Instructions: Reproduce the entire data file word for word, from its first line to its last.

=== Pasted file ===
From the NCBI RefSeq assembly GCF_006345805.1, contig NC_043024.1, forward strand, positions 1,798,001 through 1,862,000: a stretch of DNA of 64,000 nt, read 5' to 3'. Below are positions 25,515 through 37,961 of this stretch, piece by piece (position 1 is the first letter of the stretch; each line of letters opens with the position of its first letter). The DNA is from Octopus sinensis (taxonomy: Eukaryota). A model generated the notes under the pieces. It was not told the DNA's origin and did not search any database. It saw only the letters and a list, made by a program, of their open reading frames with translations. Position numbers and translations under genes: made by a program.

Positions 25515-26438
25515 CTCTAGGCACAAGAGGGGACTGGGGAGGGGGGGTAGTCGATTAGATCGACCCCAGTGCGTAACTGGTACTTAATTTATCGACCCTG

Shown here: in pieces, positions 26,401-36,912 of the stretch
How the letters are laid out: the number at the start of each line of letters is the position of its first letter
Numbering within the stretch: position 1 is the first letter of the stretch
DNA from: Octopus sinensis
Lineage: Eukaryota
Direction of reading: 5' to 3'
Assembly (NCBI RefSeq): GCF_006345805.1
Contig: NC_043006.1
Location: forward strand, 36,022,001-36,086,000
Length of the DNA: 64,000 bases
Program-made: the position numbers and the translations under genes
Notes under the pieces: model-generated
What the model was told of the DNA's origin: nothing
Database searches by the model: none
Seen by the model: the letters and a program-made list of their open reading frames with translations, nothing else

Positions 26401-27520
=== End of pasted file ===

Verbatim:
From the NCBI RefSeq assembly GCF_006345805.1, contig NC_043024.1, forward strand, positions 1,798,001 through 1,862,000: a stretch of DNA of 64,000 nt, read 5' to 3'. Below are positions 25,515 through 37,961 of this stretch, piece by piece (position 1 is the first letter of the stretch; each line of letters opens with the position of its first letter). The DNA is from Octopus sinensis (taxonomy: Eukaryota). A model generated the notes under the pieces. It was not told the DNA's origin and did not search any database. It saw only the letters and a list, made by a program, of their open reading frames with translations. Position numbers and translations under genes: made by a program.

Positions 25515-26438
25515 CTCTAGGCACAAGAGGGGACTGGGGAGGGGGGGTAGTCGATTAGATCGACCCCAGTGCGTAACTGGTACTTAATTTATCGACCCTG

Shown here: in pieces, positions 26,401-36,912 of the stretch
How the letters are laid out: the number at the start of each line of letters is the position of its first letter
Numbering within the stretch: position 1 is the first letter of the stretch
DNA from: Octopus sinensis
Lineage: Eukaryota
Direction of reading: 5' to 3'
Assembly (NCBI RefSeq): GCF_006345805.1
Contig: NC_043006.1
Location: forward strand, 36,022,001-36,086,000
Length of the DNA: 64,000 bases
Program-made: the position numbers and the translations under genes
Notes under the pieces: model-generated
What the model was told of the DNA's origin: nothing
Database searches by the model: none
Seen by the model: the letters and a program-made list of their open reading frames with translations, nothing else

Positions 26401-27520